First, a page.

ChordFinder Manual

Go back to the Chord Finder.


The ChordFinder applet is intended to help find the names of chords played on a guitar, bass or piano, as well as alternate positions for this chord. "Playing" chords is done by clicking them in a visualization of the instrument. There is a seperate section on finding chords.

Interface Manual

The ChordFinder applet should be displayed more or less as below. Its three main components are:
  • The InstrumentPanel, which shows an instrument on which notes are displayed.
  • CurrentChordPanel. This panel displays the current chord. The name of this chord is in its border, and a representation of this chord below.
  • SelectChordPanel. This panel allows you to choose the current chord. It also lists the chords currently played in the instrument.
ChordFinder applet overview. Click to enlarge.

It is important to understand the difference between green and blue notes (pun not intended). Green notes are manually specified through clicking in the InstrumentPanel, for instance on the guitar's fretboard, or the piano's keyboard. These notes are "played". Blue notes are not actually played, but are part of the current chord displayed in the CurrentChordPanel.


This panel allows you to "play" notes on an instrument (in green), and visualize notes from the chord in the ChordPanel (in blue). It either displays the fretboard of a guitar, or the keyboard of a piano.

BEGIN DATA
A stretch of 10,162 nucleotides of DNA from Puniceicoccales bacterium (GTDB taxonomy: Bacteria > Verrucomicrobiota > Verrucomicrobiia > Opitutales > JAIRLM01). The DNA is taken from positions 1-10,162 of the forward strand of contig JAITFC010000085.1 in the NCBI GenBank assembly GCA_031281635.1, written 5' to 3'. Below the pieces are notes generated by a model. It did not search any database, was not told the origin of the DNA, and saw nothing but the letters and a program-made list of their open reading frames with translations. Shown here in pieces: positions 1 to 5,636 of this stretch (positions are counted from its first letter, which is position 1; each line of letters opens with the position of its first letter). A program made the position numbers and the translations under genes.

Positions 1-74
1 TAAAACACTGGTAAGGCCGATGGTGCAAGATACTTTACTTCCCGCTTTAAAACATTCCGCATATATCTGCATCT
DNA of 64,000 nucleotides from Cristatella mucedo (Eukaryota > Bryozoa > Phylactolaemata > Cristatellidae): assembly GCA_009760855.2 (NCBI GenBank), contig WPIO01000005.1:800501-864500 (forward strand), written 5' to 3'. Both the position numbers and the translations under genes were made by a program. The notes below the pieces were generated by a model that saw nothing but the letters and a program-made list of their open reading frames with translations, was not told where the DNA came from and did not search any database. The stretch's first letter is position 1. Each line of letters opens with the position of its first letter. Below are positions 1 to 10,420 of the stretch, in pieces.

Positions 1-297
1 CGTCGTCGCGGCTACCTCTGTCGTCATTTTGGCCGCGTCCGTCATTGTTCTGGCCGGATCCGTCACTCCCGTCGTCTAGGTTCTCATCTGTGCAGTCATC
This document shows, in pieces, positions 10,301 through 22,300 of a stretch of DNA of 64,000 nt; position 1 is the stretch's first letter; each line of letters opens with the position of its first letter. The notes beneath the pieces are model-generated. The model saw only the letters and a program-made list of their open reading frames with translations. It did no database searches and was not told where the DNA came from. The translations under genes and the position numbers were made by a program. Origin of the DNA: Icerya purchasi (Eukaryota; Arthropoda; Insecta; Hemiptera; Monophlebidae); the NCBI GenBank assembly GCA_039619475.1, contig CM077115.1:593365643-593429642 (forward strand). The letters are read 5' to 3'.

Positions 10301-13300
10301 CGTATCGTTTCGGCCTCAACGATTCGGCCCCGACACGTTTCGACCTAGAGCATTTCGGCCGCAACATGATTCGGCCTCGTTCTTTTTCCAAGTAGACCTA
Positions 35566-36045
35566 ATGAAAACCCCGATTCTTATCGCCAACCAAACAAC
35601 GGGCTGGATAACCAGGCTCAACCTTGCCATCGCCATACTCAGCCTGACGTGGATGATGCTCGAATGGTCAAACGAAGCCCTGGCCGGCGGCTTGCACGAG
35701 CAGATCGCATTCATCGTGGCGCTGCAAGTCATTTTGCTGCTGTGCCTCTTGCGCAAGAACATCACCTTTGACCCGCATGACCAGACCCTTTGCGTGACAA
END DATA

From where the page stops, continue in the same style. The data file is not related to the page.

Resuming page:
Strings can be strummed by clicking at a fret. The 0th fret is the nut. The number of frets and the tuning can be chosen at the top of this panel. Not strumming a string can be achieved by clicking in the tabs notation to the right of the neck, where right handed guitar players would normally strum. Pressing clear removes any notes played.

GuitarPanel. Click to enlarge.


Essentially as the guitar panel, but then, well, a piano. The number of octaves displayed can be varied.

PianoPanel. Click to enlarge.


The name of the currently selected chord is displayed in this panel's border. In the panel itself, a representation of the chord is shown in two rows of circles. The name of the intervals (1,3,b7,...) are listed above, and the corresponding note (c,c3,d#...) below.

Green circles mean that this note is played in the chord found in the InstrumentPanel, and blue means it is not. Red indicates that the note is the bass note (the note with the lowest frequency) being played.

In the example below, the chord Esus4 is displayed. The "e","a","b" notes of this chord are played in the instrument panel, but the "b" is not. The bass note is "a". This corresponds to the note being played in the InstrumentPanels abov.e


The "Show chord in instrument" determines whether or not the current chord is displayed in the InstrumentPanel.


In this panel, you can choose the current chord. It can be chosen from a list of all chords, or a list of chords that match the notes played in the InstrumentPanel.



This panel lists all possible root notes (c..b) and most common chords.



This tab lists the chords that match notes currently played in the InstrumentPanel. How these chords are found, and what the checkboxes below this list mean is explained in the next section on the page on finding chords.

Filtering Chords

This section will probably not make much sense if you have not yet read the page on finding chords, especially the section on filtering chords.

Which chords are listed can be controlled with the check boxes below the list.

1) All chords whose notes are a superset of the notes played are listed.
2) As 1), but the root note of the chord must be played.
3) As 2), but all notes of the chord must be played.
4) As 2), and the root note must be the bass note.